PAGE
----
Tuesday, March 27, 2007

Wisdom for Living in Harmony with Yourself and Everyone Else

Last week, I finished reading Byron Katie's latest book, A Thousand Names for Joy, which she co-authored with Stephen Mitchell. Katie is best known for her process of self-inquiry which she calls "The Work", described in her popular book Loving What Is.

When I met Katie a few years ago at a book-signing and demonstration of her work, I felt a sense of joy in her presence and respect for how she worked with people. And I recall having wished that I had known the profound wisdom in her inquiry process during the many years I worked as a counselor with individuals and couples (not to mention for my own emotional healing earlier in my life!).

Her new book focuses on Byron Katie's response to the Tao Te Ching, the great Chinese classic book of wisdom translated so beautifully by Stephen Mitchell in the late 1980's. Each of the 81 brief chapters contains her insights about a statement from the Tao. Also included are three longer dialogue sections illustrating the inquiry process of The Work.

Among the "pearls" in her book are many about our thoughts:

"Every thought is already over. That's grace. No thought: no problem. It's not possible to have a problem without believing a prior thought. To notice this simple truth is the beginning of peace."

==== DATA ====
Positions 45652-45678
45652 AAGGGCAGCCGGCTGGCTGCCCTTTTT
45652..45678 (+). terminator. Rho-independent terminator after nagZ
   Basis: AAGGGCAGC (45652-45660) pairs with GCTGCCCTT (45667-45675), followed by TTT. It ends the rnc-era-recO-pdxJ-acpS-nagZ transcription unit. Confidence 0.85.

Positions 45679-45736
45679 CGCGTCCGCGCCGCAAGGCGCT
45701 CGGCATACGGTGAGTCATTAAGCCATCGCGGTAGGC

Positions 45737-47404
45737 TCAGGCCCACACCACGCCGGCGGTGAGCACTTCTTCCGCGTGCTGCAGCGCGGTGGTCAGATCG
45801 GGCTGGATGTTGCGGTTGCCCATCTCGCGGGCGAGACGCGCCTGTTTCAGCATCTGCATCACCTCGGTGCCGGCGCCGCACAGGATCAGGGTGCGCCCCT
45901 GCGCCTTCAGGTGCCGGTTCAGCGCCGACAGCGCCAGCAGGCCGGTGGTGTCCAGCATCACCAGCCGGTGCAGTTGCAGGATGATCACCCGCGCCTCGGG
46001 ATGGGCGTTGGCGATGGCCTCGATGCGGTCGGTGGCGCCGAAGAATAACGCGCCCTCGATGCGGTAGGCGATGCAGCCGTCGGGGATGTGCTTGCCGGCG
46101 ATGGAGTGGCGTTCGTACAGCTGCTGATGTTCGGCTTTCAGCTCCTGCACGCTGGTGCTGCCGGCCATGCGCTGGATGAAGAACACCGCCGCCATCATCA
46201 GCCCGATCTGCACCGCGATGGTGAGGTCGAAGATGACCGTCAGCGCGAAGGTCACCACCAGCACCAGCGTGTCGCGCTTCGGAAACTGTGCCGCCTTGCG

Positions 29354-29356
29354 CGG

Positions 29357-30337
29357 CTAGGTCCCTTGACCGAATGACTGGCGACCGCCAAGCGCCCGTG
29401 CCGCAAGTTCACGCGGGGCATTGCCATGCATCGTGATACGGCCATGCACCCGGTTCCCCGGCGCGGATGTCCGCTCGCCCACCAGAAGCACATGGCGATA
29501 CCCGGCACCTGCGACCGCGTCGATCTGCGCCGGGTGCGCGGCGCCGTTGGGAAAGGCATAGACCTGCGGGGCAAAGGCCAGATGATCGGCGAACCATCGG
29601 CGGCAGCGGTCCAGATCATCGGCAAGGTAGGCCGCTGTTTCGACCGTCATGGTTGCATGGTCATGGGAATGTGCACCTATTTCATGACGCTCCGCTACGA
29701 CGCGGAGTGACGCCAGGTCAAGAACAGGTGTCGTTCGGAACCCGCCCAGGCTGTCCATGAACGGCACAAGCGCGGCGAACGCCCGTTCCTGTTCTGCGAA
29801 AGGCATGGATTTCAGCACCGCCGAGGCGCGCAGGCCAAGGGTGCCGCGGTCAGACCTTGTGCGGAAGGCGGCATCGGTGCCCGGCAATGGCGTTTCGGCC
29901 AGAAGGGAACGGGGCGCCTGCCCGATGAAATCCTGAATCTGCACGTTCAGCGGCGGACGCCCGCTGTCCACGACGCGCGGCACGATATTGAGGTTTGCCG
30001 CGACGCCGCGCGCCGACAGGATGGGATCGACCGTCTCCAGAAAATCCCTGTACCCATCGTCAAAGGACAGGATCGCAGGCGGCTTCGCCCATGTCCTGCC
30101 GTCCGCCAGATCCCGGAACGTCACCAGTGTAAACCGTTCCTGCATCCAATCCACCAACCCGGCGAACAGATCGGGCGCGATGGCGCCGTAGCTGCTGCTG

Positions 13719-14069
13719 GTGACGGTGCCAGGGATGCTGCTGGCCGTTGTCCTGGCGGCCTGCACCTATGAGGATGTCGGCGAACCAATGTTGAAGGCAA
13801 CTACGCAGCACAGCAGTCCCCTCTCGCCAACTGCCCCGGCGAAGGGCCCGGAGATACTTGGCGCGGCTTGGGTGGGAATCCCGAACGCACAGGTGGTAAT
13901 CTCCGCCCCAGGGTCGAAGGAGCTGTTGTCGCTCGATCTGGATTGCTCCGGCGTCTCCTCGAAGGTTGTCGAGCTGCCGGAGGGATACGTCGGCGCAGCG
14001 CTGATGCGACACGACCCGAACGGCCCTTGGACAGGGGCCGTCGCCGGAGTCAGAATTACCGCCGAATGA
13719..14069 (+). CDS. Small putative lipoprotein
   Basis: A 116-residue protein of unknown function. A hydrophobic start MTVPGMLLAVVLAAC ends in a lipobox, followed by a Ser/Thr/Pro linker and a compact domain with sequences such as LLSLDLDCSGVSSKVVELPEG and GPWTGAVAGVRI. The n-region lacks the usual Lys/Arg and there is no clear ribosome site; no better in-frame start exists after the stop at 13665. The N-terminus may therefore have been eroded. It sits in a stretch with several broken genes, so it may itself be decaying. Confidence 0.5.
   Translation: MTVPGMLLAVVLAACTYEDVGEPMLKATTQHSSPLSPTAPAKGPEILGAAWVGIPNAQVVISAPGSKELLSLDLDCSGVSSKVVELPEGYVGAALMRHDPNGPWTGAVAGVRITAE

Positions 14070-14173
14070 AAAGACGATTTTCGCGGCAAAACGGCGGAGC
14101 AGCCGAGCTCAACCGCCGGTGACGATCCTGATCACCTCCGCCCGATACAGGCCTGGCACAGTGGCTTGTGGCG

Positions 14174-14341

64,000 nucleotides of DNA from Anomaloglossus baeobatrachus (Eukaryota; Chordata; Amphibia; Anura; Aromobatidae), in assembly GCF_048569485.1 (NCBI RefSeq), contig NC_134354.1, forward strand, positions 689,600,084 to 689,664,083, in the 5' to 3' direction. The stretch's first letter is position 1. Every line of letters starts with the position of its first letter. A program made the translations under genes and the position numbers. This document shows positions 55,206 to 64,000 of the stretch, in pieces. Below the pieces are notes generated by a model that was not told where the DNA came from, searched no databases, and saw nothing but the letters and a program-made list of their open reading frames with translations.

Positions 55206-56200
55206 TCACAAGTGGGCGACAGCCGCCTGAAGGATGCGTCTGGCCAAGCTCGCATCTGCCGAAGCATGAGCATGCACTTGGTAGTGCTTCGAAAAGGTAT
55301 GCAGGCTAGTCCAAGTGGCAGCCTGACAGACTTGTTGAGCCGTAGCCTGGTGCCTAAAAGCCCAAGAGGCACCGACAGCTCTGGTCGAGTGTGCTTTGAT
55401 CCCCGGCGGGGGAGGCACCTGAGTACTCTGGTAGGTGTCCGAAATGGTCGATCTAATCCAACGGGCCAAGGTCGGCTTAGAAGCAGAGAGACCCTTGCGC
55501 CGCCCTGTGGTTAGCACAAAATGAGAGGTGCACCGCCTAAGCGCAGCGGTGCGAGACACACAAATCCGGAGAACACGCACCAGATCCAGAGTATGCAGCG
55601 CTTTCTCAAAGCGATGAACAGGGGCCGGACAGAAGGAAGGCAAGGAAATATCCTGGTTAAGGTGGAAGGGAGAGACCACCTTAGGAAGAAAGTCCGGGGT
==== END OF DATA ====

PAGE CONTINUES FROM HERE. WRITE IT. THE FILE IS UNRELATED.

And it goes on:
"You can't let go of a stressful thought, because you didn't create it in the first place. A thought just appears. You're not doing it. You can't let go of what you have no control over. Once you've questioned the thought, you don't let go of it, it lets go of you. It no longer means what you thought it meant. The world changes, because the mind that projected it has changed. Your whole life changes, and you don't even care, because you realize that you already have everything you need."

"Generosity is our very nature, and when we try to pretend otherwise, when we hold back or give with a motive, it hurts. A motive is just an unquestioned thought. On the other side of our thinking, generosity naturally appears. There's nothing we need to do to achieve it. It's simply what we are."

While I don't intend to make this a book review or treatise on The Work, I'd encourage everyone to use Katie's process to end emotional suffering in their lives by questioning the thoughts that create it. Her four questions and "turnaround" -- a way to experience the opposite of what you believe -- look simple, but they're the most powerful way I've found for dealing with any stressful thoughts. Whenever a thought upsets you, take time to ask:

1. Is it true?

2. Can you absolutely know that it's true?

3. How do you react when you believe that thought?

4. Who would you be without the thought?

Detailed instructions for the process are included in the Appendix of Katie's book or on her website, www.thework.com. I encourage you to try it the next time you're upset about what someone says or does ... or you have troubled thoughts about your life, your relationships, your work, or our country's wars "on terror", "on drugs", "on Iraq". The Work really works!
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